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Security flaw in uTorrent allows hackers remote access

uTorrent flaw allows hackers to remotely access downloaded files on user's network or download malicious malware on their computers.
Tavis Ormandy, a vulnerability researcher at Google and a part of Google Project Zero, a team of security analysts specializing in finding zero-day vulnerabilities, revealed on Wednesday a vulnerability in BitTorrent’s uTorrent Windows and web client that allows hackers to either plant malware on the user’s computer or see their download activity.

Google Project Zero published their research once the 90-day window that it gave to uTorrent to fix the flaw before publicly disclosing it was over.

According to Ormandy, the flaws are easy to exploit and make it possible for hackers to remotely access downloaded files or download malware on their computers using the random token generated upon authentication.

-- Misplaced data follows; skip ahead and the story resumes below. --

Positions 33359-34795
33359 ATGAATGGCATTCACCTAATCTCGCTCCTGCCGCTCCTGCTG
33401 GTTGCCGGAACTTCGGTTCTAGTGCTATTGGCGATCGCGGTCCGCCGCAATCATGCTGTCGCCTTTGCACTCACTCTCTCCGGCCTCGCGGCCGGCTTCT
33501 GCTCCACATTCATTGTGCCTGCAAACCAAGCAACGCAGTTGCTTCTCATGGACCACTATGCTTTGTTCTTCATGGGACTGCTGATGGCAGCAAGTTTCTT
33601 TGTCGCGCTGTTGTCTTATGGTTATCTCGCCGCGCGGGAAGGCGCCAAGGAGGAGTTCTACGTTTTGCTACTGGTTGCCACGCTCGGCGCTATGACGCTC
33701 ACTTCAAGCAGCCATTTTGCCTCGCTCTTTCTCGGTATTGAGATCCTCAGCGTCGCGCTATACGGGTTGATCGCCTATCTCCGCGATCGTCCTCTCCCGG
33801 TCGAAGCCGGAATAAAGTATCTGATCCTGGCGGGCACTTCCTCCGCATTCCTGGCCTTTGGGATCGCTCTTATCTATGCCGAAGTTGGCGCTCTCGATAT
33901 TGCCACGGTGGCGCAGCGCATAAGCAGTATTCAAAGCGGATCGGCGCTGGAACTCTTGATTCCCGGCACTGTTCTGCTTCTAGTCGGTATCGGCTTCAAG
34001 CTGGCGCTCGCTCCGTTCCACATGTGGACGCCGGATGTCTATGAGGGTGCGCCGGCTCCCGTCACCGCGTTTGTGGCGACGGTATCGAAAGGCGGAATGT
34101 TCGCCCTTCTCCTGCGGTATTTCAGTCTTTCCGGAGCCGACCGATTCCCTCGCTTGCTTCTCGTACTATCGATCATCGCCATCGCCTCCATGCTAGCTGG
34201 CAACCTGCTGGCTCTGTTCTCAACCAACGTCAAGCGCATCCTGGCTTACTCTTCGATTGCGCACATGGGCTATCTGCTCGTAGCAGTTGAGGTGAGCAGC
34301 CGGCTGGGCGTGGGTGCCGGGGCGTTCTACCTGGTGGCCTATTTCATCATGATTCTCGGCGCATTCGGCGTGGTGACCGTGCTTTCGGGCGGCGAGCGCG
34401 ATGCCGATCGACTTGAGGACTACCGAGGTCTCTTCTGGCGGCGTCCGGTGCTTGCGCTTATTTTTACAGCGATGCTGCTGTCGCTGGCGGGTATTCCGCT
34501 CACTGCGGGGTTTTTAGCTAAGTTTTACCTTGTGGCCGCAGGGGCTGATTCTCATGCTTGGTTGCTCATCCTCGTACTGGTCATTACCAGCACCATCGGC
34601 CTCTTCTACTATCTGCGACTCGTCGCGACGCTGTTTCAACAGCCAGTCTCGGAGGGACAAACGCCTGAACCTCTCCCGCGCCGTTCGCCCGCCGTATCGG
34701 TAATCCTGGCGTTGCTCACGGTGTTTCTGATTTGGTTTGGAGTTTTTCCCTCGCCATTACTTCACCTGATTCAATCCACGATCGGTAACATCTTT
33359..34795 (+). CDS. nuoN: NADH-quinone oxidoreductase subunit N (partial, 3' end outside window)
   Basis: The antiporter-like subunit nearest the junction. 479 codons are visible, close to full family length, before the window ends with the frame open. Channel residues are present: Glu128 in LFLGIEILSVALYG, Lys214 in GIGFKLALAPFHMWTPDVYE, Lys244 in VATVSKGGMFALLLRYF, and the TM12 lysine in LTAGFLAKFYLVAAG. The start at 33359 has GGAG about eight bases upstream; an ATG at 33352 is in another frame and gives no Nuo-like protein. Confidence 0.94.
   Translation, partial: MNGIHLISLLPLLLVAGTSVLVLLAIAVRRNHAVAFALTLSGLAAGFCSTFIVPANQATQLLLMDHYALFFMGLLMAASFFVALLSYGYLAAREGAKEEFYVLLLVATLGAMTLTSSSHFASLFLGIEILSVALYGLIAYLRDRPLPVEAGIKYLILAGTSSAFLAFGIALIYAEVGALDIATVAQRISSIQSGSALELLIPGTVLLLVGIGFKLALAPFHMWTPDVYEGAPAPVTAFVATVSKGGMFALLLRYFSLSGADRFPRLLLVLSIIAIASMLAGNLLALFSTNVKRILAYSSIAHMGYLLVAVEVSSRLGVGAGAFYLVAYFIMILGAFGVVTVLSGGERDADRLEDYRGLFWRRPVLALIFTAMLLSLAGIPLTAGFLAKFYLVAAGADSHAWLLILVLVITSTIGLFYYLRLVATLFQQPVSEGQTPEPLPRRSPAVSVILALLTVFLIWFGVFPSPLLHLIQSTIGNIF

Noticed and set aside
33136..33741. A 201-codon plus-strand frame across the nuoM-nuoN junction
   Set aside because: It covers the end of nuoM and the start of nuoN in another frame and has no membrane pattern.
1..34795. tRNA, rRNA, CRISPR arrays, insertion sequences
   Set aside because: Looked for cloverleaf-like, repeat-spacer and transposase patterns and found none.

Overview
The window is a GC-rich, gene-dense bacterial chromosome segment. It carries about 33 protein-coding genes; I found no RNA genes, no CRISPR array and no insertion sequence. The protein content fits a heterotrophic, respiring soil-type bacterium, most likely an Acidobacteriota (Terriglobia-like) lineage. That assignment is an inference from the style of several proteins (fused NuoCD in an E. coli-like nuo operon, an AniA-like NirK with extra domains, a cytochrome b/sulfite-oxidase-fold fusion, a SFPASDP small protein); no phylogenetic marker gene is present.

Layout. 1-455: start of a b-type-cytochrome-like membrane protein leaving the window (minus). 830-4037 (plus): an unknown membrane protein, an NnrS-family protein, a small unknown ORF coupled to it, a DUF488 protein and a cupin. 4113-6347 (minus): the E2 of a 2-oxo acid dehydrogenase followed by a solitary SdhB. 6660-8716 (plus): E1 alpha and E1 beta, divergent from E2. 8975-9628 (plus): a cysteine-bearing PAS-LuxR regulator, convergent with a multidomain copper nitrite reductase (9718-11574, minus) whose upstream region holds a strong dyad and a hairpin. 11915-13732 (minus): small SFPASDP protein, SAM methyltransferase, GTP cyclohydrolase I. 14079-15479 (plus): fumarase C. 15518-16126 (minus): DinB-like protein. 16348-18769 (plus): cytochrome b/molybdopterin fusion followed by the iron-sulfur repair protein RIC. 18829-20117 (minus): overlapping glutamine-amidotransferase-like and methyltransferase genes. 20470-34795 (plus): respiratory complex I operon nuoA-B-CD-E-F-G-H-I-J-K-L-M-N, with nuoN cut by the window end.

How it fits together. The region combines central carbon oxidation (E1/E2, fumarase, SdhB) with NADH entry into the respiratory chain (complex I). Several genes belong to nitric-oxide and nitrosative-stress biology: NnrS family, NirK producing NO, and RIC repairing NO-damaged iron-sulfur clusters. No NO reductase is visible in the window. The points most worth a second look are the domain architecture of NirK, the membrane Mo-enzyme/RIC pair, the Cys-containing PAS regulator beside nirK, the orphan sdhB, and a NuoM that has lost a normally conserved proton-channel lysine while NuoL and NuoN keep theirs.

He reported on Twitter that the initial fix that BitTorrent rolled out seemed to only generate a second token, which did not fix the flaw and said, “you just have to fetch that token as well.”


BitTorrent issued a statement on Wednesday regarding the issue:

On December 4, 2017, we were made aware of several vulnerabilities in the uTorrent and BitTorrent Windows desktop clients. We began work immediately to address the issue. Our fix is complete and is available in the most recent beta release (build 3.5.3.44352 released on 16 Feb 2018). This week, we will begin to deliver it to our installed base of users. All users will be updated with the fix automatically over the following days. The nature of the exploit is such that an attacker could craft a URL that would cause actions to trigger in the client without the user’s consent (e.g. adding a torrent).
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